FHA loans have certain requirements that must be met by the house inspection, or else the loan is not supported by the program. I have two friends who bought separate homes with FHA financing in the last 2 years, and each of them were frustrated because they’d find a home they liked that had something wrong with it, and even though they could easily fix it upon moving in, they were not permitted to buy the house because the home inspection did not pass FHA standards. In both of their cases, however, they could only afford an FHA loan. Because of the extra requirement, sellers sometimes do not want to accept FHA financing. If in doubt: ask! If you come to a seller with a good offer and happen to have FHA financing, they may very well accept your offer.
You can find information about FHA loans from your local bank or credit union, and those institutions can also tell you what financial requirements must be met in order for you to qualify for the loan. (Wikipedia link)
VA loans are government backed mortgages, similar to FHA loans and with similar perks and drawbacks. VA loans are only available to military or ex-military buyers, so Mr. Wetzel and I never looked into these options. From what I can tell, there are enough perks to VA loans that any buyer who could qualify for them should definitely check them out. Sellers commonly accept this financing option, but because of the extra hoops that you have to jump through, sometimes they do not. (Wikipedia link)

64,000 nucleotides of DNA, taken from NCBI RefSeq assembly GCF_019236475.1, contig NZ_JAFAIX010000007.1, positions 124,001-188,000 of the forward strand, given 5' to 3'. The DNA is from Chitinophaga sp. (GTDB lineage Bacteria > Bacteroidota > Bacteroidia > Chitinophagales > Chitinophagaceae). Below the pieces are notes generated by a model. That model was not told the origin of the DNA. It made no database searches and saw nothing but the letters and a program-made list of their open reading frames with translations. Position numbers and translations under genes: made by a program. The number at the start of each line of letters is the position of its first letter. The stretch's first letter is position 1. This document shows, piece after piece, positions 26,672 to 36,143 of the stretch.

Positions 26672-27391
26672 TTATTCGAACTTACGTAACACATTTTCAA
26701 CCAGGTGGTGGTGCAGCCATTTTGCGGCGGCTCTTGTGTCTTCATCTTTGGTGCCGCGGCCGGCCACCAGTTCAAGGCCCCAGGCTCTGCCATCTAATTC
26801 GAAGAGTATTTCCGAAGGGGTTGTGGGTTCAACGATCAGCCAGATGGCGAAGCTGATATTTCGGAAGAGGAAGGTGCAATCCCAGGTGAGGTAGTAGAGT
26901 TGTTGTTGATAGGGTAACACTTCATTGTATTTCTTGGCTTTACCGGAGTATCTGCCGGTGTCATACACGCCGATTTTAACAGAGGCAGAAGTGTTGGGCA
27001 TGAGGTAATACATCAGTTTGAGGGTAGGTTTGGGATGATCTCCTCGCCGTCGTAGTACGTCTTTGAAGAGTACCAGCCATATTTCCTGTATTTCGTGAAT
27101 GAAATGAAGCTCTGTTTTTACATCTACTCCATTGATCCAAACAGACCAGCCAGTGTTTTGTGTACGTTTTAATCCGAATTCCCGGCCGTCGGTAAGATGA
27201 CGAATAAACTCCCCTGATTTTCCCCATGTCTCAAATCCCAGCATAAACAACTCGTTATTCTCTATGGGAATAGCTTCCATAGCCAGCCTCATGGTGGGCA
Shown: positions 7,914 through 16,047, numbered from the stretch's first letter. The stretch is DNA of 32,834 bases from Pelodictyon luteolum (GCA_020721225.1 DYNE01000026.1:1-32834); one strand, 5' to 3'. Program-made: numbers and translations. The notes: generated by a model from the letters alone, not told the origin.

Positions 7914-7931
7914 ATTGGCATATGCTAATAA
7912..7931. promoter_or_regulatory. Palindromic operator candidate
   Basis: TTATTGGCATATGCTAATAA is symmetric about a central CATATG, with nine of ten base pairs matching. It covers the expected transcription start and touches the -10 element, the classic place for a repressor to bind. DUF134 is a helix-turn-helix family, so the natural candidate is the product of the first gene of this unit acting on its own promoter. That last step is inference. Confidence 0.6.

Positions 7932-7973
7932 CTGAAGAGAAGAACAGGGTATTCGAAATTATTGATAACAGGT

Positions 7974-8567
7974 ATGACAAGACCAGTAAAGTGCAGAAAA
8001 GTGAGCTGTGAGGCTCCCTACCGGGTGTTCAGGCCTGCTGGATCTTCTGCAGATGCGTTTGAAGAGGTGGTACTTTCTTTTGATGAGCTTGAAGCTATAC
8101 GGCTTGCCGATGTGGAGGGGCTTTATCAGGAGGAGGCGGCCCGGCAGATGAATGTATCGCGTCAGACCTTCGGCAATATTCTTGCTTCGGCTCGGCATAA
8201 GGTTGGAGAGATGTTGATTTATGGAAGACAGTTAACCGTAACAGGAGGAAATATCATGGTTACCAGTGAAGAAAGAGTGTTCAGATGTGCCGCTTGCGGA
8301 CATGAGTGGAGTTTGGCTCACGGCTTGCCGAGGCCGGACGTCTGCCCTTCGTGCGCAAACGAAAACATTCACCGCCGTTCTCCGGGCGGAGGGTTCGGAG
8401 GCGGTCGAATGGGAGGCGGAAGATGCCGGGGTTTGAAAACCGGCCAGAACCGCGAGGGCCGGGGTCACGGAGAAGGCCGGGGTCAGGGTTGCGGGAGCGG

Every once in a while the seller will offer to finance the loan for the house directly. As a buyer, you would not make payments to a bank; you’d pay the former owner directly. This is not a common financing type, but it can show up more frequently when the house is being sold by a builder, especially if the house is part of a development. If you are concerned about protecting your rights in the purchase and sale transaction, definitely hire a real estate attorney to look over your paperwork.
LEASE TO PURCHASE
Do you want to buy a house, but you just can’t afford to pay for it right now? Sometimes sellers will offer a lease on the house, with an option to purchase it later. The terms of the agreement vary depending upon what you work out with the seller, but the leases are often for a 1-year or 2-year periods. Typically, this type of financing will cost the buyer more after the total house purchase, but it may be a preferable way to go if your only other option is to rent for years until you can put enough aside to afford the down payment on a house. This financing option up to the owner, since it involves them long-term, and if the owner will offer it, they will typically have it advertised openly on the listing; so, if you’re going to look for a lease to purchase financing option, you’ll need to search the online listings for homes that already have it noted, and your selection will be very limited. (Wikipedia link)
OTHER FINANCING OPTIONS
There are other financing options available. They are rarely seen for a first time homebuyer; however, I’ll list them here: Assumable, Farm Home Loan, Rehab Loan, State Bond, and USDA. There may be other financing option available depending on your area, but those are the major ones for Washington State.
* The picture of the soldiers is courtesy of Stephen Proctor